"I don't take the movies seriously, and anyone who does is in for a headache." --Bette Davis (Opinions Expressed Are My Own)
Wednesday, September 1, 2010
Venice Film Festival: Black Swan Gets Rave Reviews
While there aren't that many reviews out, and an American audience might feel differently than a European one, the early word on Darren Aronofsky's highly anticipated Black Swan are not only good, they are incredible.
Here are a few blips:
Todd McCarthy at IndieWire:
"As a sensory experience for the eyes and ears, “Black Swan” provides bountiful stimulation. Aronofsky and cinematographer Matthew Libatique choreograph the camera in beautiful counterpoint to Portman’s dance moves, especially in rehearsals, and the muted color scheme on rather grainy stock look like a more refined version of what the director did on “The Wrestler.” Tchaikovsky’s ever-present music supplies plenty of its own drama and the dance world details seem plausible enough."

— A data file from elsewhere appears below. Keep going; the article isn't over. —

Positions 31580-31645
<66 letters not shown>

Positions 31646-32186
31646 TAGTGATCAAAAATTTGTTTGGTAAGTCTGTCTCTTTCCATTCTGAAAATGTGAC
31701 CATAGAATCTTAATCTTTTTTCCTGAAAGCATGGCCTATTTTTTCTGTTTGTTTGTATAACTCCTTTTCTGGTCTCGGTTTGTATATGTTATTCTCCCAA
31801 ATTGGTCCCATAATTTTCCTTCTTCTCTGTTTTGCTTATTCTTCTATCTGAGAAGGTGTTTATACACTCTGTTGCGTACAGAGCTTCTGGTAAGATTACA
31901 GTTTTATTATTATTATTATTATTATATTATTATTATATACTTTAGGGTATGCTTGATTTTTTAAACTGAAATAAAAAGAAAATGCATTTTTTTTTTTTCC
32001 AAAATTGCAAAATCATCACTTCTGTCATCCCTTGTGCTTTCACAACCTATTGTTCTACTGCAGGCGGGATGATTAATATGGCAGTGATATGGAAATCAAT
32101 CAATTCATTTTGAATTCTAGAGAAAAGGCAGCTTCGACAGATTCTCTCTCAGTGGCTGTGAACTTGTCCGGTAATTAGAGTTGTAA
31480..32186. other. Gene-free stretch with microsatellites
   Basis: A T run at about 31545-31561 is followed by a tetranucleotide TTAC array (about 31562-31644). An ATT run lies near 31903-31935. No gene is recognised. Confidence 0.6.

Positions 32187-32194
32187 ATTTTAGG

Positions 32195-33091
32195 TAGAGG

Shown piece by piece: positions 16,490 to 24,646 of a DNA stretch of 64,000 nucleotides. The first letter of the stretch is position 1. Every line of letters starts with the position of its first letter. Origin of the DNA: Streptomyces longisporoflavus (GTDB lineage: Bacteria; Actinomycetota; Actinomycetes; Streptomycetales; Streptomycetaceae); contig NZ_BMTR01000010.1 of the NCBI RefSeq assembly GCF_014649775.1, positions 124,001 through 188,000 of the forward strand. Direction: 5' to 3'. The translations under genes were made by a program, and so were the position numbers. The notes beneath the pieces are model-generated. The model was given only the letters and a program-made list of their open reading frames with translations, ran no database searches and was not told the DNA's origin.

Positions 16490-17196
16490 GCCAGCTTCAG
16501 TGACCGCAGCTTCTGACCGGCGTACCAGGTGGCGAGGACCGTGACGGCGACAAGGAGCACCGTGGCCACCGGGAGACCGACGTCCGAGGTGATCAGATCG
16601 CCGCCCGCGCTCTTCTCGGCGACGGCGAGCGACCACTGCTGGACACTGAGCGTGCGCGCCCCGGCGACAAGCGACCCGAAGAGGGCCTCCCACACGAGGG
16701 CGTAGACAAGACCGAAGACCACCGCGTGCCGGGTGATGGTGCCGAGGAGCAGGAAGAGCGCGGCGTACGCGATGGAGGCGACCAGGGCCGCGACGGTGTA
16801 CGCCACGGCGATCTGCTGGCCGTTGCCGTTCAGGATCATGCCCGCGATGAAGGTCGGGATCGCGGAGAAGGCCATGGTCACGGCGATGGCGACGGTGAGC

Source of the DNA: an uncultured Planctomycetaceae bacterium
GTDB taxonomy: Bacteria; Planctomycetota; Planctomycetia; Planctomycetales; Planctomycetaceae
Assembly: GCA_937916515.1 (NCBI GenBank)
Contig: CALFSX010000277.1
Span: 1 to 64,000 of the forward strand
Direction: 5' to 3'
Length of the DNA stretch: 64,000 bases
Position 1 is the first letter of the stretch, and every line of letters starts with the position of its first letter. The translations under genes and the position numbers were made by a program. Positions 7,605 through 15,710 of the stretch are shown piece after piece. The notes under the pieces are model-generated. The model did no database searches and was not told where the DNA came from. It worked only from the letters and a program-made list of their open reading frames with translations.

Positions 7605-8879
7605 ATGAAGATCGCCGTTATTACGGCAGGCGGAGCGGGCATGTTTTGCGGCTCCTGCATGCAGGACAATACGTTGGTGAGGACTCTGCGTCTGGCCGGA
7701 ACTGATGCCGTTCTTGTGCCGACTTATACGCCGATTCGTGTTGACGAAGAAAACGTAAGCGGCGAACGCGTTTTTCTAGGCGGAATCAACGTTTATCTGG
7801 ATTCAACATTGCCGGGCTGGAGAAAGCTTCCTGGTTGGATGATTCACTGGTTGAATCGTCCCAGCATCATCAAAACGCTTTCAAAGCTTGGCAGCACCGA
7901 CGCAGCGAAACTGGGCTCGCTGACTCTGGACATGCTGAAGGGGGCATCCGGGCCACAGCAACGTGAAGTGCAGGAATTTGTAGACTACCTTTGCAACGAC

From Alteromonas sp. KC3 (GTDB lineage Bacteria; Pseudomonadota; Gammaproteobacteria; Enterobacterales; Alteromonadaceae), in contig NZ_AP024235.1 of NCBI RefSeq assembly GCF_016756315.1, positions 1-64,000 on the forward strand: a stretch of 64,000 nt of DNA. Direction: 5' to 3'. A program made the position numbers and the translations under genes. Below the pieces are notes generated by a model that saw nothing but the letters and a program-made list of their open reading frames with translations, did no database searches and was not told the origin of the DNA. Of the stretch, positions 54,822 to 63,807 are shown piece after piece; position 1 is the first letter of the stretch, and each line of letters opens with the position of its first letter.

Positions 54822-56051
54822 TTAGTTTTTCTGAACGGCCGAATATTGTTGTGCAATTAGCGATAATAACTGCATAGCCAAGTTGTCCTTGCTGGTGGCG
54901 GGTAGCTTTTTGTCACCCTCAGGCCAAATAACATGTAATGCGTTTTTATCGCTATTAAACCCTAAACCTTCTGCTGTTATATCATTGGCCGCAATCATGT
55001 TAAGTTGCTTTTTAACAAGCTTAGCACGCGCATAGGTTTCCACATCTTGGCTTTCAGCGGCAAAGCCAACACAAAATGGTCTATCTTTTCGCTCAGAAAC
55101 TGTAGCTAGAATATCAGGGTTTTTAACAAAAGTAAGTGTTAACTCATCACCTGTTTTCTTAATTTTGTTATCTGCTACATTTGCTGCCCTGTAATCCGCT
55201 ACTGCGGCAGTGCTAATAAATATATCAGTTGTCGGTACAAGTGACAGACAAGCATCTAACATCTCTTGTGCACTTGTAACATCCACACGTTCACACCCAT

Peter DeBruge at Variety:
"A wicked, sexy and ultimately devastating study of a young dancer’s all-consuming ambition, “Black Swan” serves as a fascinating complement to Darren Aronofsky’s “The Wrestler,” trading the grungy world of a broken-down fighter for the more upscale but no less brutal sphere of professional ballet. Centerstage stands Natalie Portman, whose courageous turn lays bare the myriad insecurities genuinely dedicated performers face when testing their limits, revealing shades of the actress never before seen on film…"
Kirk Honeycutt at The Hollywood Reporter
“Swan” is an instant guilty pleasure, a gorgeously shot, visually complex film whose badness is what’s so good about it. You might howl at the sheer audacity of mixing mental illness with the body-fatiguing, mind-numbing rigors of ballet, but its lurid imagery and a hellcat competition between two rival dancers is pretty irresistible. Certain to divide audiences, “Swan” won’t lack for controversy, but will any of this build an audience? Don’t bet against it."
In terms of Oscar, I now think that all major categories are in play, especially Actress (Natalie Portman), Barbara Hershey and Mila Kunis (Supporting Actress), Screenplay, Picture, Director (Aronofsky), and the beautiful cinematography, makeup, and costume design.